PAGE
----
The Federal Government has made sweeping changes to franchise laws that will make it harder for global car companies to shut local dealerships.
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Australians may still be in shock over the sudden axing of the Holden brand – and the closure of more than 200 Holden dealerships – but overhauls to franchise laws announced today will make it harder for multinational car companies to close local showrooms and service centres.

The changes – which come into force from 1 July 2021 – mean new-car buyers can shop with certainty knowing their local car showroom and service centre can only be shut down in special circumstances.

Further, car giants face financial penalties that can amount to millions of dollars if they break dealer contracts earlier.

The sudden departure of Holden in 2020 – despite decades of state and federal government financial assistance – put a spotlight on the imbalance between local car dealers and multinational car companies.

In a little more than 12 months after the Holden announcement, the Federal Government has moved to better protect new-car dealers and new-car buyers from having their local showrooms and service centres shut down.

The changes mandate that dealers must be “fairly compensated” if their franchise agreement and showroom are shut down prematurely, or if the number of dealers is cut back – even if a brand “withdraws from the Australian market”, the latter a reference to the recent Holden departure.

The peak body representing more than 50,000 employees at more than 3000 dealerships nationally, the Australian Automotive Dealer Association (AADA), had been lobbying for the overhaul to franchise laws in the wake of the Holden closure.

“These changes come after a difficult 18 months for Australian dealers which saw Detroit-based General Motors terminate every Holden dealer without adequate compensation. It is clear that other manufacturers are considering making changes to dealer networks which is why these reforms are so important,” AADA CEO James Voortman said in a media statement.

The AADA said the changes to the law “provide dealers with more certainty in terms of the investment they undertake” to grow their business and employ staff.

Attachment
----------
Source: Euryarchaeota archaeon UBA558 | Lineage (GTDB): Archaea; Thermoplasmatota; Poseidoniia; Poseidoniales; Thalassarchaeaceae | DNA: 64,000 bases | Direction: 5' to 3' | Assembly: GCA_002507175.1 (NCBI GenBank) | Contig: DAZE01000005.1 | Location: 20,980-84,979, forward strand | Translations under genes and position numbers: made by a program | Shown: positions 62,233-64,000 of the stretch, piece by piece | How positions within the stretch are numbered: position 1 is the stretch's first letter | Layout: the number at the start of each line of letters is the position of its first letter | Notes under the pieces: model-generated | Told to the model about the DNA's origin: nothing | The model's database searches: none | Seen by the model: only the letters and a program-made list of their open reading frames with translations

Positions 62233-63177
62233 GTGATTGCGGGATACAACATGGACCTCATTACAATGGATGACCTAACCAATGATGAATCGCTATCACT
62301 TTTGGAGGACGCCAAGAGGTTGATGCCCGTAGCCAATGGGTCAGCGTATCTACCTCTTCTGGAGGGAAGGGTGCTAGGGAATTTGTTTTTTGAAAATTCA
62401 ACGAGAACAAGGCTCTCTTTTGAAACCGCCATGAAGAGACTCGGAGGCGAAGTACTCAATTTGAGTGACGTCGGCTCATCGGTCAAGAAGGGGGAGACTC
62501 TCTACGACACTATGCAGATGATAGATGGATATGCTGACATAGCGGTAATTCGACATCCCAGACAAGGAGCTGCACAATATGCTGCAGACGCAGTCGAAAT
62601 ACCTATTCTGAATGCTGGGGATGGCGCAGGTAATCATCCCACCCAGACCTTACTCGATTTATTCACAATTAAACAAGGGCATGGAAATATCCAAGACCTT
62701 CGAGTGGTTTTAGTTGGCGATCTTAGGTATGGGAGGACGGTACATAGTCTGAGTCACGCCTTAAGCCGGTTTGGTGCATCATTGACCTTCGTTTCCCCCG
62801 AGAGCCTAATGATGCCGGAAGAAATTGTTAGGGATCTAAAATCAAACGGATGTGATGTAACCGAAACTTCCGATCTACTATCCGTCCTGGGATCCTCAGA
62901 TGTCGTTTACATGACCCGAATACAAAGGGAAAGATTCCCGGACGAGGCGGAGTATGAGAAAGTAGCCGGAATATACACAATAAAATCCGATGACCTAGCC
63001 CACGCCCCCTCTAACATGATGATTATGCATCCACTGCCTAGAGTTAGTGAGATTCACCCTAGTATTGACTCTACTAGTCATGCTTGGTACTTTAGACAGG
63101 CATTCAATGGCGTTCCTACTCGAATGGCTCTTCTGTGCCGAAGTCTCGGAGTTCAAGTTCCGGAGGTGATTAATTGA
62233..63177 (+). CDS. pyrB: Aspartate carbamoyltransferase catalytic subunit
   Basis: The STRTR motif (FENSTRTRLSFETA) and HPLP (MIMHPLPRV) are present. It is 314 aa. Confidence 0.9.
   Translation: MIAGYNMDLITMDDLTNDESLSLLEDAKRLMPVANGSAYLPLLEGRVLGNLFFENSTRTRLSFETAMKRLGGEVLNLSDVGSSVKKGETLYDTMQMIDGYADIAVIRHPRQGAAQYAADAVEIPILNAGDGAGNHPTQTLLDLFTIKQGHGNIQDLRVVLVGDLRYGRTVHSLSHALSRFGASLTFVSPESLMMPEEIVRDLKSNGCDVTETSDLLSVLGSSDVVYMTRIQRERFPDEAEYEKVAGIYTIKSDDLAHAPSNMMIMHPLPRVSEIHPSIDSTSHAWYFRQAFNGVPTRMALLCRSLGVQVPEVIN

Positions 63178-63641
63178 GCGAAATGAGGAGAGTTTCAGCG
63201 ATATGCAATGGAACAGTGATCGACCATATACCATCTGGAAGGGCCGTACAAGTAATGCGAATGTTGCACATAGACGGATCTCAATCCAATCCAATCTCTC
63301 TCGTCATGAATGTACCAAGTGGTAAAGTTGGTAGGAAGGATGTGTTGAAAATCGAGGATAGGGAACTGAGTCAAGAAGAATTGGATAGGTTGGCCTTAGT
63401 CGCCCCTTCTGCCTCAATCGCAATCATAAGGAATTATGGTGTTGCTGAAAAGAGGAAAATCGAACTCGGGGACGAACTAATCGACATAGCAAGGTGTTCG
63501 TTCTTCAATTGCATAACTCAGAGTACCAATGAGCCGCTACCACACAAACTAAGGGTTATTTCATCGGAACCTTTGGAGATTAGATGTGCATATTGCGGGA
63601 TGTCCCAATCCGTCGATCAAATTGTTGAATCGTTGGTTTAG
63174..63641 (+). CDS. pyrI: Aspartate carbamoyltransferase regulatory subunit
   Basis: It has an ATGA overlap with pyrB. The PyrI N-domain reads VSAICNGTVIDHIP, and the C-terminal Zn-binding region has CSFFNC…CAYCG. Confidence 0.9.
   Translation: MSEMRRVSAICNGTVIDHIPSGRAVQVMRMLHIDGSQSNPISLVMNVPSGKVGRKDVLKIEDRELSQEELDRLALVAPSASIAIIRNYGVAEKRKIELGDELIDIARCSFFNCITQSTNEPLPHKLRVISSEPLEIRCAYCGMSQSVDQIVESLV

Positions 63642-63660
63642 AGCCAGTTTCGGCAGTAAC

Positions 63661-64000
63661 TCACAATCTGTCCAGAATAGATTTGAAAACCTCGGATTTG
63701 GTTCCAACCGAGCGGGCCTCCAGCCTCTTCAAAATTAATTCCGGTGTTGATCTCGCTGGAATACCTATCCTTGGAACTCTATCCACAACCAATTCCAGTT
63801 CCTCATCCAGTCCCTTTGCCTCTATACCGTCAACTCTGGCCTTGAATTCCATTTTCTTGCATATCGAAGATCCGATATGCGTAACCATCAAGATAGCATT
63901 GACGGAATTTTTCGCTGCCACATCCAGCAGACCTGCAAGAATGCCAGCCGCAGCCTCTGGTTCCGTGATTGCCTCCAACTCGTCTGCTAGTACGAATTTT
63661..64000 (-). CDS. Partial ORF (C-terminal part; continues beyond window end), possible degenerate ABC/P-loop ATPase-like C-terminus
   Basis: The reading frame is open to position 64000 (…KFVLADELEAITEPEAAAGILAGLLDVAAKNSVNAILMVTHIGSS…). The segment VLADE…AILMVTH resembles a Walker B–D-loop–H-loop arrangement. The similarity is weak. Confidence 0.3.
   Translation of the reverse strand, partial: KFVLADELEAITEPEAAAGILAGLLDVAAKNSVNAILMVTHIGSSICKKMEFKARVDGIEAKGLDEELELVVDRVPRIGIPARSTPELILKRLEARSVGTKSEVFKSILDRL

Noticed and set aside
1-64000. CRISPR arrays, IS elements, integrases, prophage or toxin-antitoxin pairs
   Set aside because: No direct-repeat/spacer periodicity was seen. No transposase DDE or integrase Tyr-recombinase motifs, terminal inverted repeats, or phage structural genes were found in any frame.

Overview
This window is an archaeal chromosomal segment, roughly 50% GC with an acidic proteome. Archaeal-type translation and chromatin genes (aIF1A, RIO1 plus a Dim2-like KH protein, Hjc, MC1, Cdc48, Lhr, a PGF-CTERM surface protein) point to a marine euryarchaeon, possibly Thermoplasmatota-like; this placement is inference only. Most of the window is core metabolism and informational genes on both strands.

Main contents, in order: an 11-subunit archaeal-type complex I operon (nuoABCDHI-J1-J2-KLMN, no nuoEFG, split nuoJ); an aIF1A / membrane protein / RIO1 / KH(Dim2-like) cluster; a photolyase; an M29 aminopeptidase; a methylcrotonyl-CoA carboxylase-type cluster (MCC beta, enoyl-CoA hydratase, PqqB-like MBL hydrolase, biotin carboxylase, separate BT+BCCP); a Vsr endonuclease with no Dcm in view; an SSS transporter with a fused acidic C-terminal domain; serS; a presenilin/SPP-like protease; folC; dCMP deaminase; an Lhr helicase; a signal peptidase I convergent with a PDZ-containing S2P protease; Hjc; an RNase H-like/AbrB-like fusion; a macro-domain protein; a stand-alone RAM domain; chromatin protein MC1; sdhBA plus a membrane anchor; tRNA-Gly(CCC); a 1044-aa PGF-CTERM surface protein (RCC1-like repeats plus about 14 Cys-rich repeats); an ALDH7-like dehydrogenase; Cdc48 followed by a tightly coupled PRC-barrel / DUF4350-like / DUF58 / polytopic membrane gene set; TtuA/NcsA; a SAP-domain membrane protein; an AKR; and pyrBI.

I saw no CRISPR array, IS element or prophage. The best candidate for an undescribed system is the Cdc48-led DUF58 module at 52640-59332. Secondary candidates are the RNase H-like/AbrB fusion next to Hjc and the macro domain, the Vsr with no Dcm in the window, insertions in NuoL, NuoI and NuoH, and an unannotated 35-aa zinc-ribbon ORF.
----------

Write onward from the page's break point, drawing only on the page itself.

“These reforms are all about fairness and Australian dealers will now be in a better position when a car manufacturer leaves the country, reduces its network, or changes its business model,” said Mr Voortman.

The AADA chief added: “Dealers in regional towns and cities all across the country will be welcoming these reforms. Automotive dealerships are important local businesses which employ Australians, invest in Australia, and pay their tax in Australia.”

The changes to franchising laws in Australia come as Mercedes-Benz and Honda are poised to switch to a fixed-price new-car sales model. Honda switches to fixed pricing from the beginning of July 2021, Mercedes switches to fixed pricing from January 2022.

Under the changes, Mercedes-Benz and Honda customers in Australia will soon not be able to negotiate on price – and the stock will be held by manufacturers who will control how many cars are distributed.

However, the new franchising code makes a provision for the fixed-price new-car sales model – which the industry refers to as an “agency model” because dealers are merely agents not negotiators.

The AADA says the changes to franchising laws “will also ensure that new agency models are subject to these rules”.

Meanwhile, further amendments to better protect car dealers and car buyers could follow, with the federal government considering a standalone franchising code for the automotive industry.

At the moment, the changes are an amendment to Australia’s existing franchising code across all industries.

“We also look forward to working with the government on the upcoming consultations on dispute resolution and the merits of a separate automotive (franchising) code,” said the AADA.

In a statement, Stuart Robert, the federal minister for employment, workforce, skills, small and family business, said the amended Franchising Code “improves fairness and transparency”, “keeps pace with changes to business practices”, and “improves access to justice”.

"The Government is also committed to increase penalties for breaches of the Franchising Code,” said Minister Robert, whose department will soon release a discussion paper on “the merits of a standalone automotive franchising code”.